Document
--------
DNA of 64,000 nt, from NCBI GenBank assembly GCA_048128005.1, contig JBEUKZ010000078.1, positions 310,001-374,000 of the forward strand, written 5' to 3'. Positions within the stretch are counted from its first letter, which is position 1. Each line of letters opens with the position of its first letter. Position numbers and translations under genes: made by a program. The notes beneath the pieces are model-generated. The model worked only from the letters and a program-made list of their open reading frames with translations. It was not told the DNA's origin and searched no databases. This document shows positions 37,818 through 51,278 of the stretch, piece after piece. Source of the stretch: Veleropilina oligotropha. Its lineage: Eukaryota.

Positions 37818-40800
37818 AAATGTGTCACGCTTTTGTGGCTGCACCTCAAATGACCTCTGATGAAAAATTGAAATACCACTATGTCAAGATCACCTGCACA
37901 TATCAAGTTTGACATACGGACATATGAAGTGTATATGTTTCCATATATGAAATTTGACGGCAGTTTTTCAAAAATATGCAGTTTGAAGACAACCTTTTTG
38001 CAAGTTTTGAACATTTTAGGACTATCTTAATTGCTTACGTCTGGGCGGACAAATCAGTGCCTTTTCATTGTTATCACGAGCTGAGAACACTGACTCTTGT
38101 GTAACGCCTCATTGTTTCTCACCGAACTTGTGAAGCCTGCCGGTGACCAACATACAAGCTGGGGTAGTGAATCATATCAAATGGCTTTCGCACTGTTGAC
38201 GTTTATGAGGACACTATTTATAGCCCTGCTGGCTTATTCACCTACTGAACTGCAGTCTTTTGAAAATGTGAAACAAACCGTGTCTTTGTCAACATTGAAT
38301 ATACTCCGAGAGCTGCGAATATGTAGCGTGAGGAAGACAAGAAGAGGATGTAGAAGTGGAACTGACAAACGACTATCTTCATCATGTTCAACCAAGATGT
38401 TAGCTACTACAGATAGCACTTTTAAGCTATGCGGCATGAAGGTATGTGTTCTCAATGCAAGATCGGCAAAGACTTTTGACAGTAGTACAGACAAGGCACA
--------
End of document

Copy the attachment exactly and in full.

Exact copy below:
DNA of 64,000 nt, from NCBI GenBank assembly GCA_048128005.1, contig JBEUKZ010000078.1, positions 310,001-374,000 of the forward strand, written 5' to 3'. Positions within the stretch are counted from its first letter, which is position 1. Each line of letters opens with the position of its first letter. Position numbers and translations under genes: made by a program. The notes beneath the pieces are model-generated. The model worked only from the letters and a program-made list of their open reading frames with translations. It was not told the DNA's origin and searched no databases. This document shows positions 37,818 through 51,278 of the stretch, piece after piece. Source of the stretch: Veleropilina oligotropha. Its lineage: Eukaryota.

Positions 37818-40800
37818 AAATGTGTCACGCTTTTGTGGCTGCACCTCAAATGACCTCTGATGAAAAATTGAAATACCACTATGTCAAGATCACCTGCACA
37901 TATCAAGTTTGACATACGGACATATGAAGTGTATATGTTTCCATATATGAAATTTGACGGCAGTTTTTCAAAAATATGCAGTTTGAAGACAACCTTTTTG
38001 CAAGTTTTGAACATTTTAGGACTATCTTAATTGCTTACGTCTGGGCGGACAAATCAGTGCCTTTTCATTGTTATCACGAGCTGAGAACACTGACTCTTGT
38101 GTAACGCCTCATTGTTTCTCACCGAACTTGTGAAGCCTGCCGGTGACCAACATACAAGCTGGGGTAGTGAATCATATCAAATGGCTTTCGCACTGTTGAC
38201 GTTTATGAGGACACTATTTATAGCCCTGCTGGCTTATTCACCTACTGAACTGCAGTCTTTTGAAAATGTGAAACAAACCGTGTCTTTGTCAACATTGAAT
38301 ATACTCCGAGAGCTGCGAATATGTAGCGTGAGGAAGACAAGAAGAGGATGTAGAAGTGGAACTGACAAACGACTATCTTCATCATGTTCAACCAAGATGT
38401 TAGCTACTACAGATAGCACTTTTAAGCTATGCGGCATGAAGGTATGTGTTCTCAATGCAAGATCGGCAAAGACTTTTGACAGTAGTACAGACAAGGCACA